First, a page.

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Stone Mill helps nurture Richardton grain growers

Daneen Dressler is the daughter of Charlotte and Ambrose Hoff, and the second-generation Richardton native to carry on the Stone Mill business name. (Iain Woessner/The Dickinson Press)1 / 3
Stone Mill processes all manner of grains, from locally grown garbanzo beans to organic flax to quinoa, all from their location just outside of Richardton. (Iain Woessner/The Dickinson Press)2 / 3
Enormous silos mark the site of Richardton's Stone Mill, which has doubled its size and the amount of grains it can buy from area farmers. (Iain Woessner/The Dickinson Press)3 / 3

Stone Mill has been buying Richardton-area grains since 1986, and as the processing plant expands and grows its facilities, the owners look forward to being able to buy more and teach more to area grain producers.

"We buy organics as well, so we maybe go out to a 600-mile radius for organic flax because your organic farmers are fewer," said Daneen Dressler, one of the owners of Stone Mill in Richardton. "So we go out further on those particular crops but on the conventional side we're usually staying in a 200 mile radius and as many local (products) we can get, obviously it's better for freight and we can pay the farmer a little bit more."

Stone Mill deals in all manner of grains, but primarily deals with garbanzo beans — also known as chickpeas — and flaxseed. They also do some lentils, radish seeds and some specialty grains like quinoa.

"Garbanzo beans are very well suited for our region because they're drought tolerant," Dressler said. "Acres are going to be up this year, we are seeing more interest on the farm side. There's great local demand, we're seeing record numbers of garbanzos going through our facility."

The expanded facility isn't quite running at full capacity, but they are expected to be underway come the summertime, with another line due to open after that. Even at full capacity, Stone Mill is largely automated, with the company expecting to have about 20 employees this year.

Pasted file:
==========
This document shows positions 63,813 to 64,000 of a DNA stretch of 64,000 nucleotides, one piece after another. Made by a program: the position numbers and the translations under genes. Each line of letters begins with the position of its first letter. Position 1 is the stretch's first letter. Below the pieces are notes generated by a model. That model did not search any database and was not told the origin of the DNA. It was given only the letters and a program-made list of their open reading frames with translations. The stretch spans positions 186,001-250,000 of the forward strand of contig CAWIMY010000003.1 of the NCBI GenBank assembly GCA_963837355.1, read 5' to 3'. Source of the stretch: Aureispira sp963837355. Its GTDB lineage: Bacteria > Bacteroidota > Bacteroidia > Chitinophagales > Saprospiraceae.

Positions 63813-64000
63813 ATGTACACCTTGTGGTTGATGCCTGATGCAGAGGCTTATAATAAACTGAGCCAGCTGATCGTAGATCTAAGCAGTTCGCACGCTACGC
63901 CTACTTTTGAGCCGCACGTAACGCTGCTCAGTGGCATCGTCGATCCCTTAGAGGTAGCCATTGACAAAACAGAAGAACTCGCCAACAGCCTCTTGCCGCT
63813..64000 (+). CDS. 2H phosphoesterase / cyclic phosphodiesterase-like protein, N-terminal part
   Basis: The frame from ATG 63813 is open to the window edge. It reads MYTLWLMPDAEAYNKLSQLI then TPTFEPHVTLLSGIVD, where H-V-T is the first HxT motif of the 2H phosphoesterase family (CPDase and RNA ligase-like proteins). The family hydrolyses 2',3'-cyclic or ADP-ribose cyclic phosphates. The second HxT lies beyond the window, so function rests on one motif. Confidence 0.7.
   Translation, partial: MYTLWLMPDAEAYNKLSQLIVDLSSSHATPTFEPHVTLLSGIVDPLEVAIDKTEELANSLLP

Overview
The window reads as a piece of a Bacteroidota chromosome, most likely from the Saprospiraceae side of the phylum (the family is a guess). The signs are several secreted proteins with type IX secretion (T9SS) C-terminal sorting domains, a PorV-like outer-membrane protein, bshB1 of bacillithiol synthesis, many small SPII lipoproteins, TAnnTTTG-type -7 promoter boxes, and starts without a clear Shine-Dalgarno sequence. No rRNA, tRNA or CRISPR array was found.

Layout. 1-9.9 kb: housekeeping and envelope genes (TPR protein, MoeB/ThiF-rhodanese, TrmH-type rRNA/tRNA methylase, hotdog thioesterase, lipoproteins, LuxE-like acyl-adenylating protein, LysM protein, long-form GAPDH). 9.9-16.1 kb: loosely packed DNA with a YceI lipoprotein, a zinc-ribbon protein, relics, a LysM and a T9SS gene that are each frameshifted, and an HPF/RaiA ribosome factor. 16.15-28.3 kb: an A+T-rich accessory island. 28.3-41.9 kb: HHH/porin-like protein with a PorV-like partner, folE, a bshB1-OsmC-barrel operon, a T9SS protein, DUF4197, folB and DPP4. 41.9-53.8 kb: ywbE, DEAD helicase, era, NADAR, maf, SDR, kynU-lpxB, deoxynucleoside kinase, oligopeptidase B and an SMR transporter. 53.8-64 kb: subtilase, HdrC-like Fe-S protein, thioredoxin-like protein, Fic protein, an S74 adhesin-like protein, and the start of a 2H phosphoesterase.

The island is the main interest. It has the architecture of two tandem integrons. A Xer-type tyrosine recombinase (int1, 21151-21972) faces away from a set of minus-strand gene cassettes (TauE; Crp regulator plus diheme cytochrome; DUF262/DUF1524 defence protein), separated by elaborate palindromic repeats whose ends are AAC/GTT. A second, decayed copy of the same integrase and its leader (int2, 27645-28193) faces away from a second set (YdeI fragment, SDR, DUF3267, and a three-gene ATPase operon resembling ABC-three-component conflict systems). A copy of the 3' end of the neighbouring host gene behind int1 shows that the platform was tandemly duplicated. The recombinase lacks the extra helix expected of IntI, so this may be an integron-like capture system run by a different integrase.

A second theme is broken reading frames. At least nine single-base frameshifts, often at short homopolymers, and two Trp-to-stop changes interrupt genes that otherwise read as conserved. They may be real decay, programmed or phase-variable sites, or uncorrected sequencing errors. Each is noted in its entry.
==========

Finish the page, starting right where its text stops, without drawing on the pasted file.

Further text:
"Not a lot of labor, but good-paying jobs," Dressler said. "Everything will be automated so it should be fairly easy for a couple of folks to watch the grain coming off the lines."

Stone Mill engages with area producers in an educational as well as an economic capacity.

"We do a lot of in-house assistance, just teaching them what works, what doesn't work ... obviously we want them to do well on the emergence and the yield and the growth side," Dressler said. "We're trying to provide a premium to them so they don't have to haul their grain to Fargo ... or a long distance away."

For Stone Mill, doing the same thing for as long as they have has given them a quiet confidence and a firm bedrock of knowledge to share.

"We've been here long time, we've been buying the same thing for a long time," Dressler said. "We do a lot of farm consulting, helping people start planting."

Stone Mill has grown and had to change in the face of the ever-global agriculture market. While the majority of their sales are within the U.S. — and indeed, Stone Mill is federally certified to sell in U.S. markets.

"Not every company is yet qualified to do that," Dressler said. "It's a very long process and a lot of very strict regulations. We are focusing on the U.S. because that's where we specialize, but of course the overall landscape is very much dictated by the demand for that product and a lot of that demand ... we've been seeing a lot of that demand slip because our dollar is so strong. We do see some of the other, more commoditized bigger products like wheat or corn are obviously struggling right now price-wise."

Once the expansions to their facility are complete, Stone Mill will be accepting double the capacity. Stone Mill says its grains aren't just a good potential investment for producers, but can enrich their soils. Dressler is an advocate for crop rotation and maintaining soil health.

"Rotating your crops between specialty crops like garbanzo beans will put nitrogen into your soil ... it's a win-win to rotate your crops," she said. "These crops we are providing is a kind of unique mix that will help mellow out their soils and increase diversity. We like to provide that kind of education as well."

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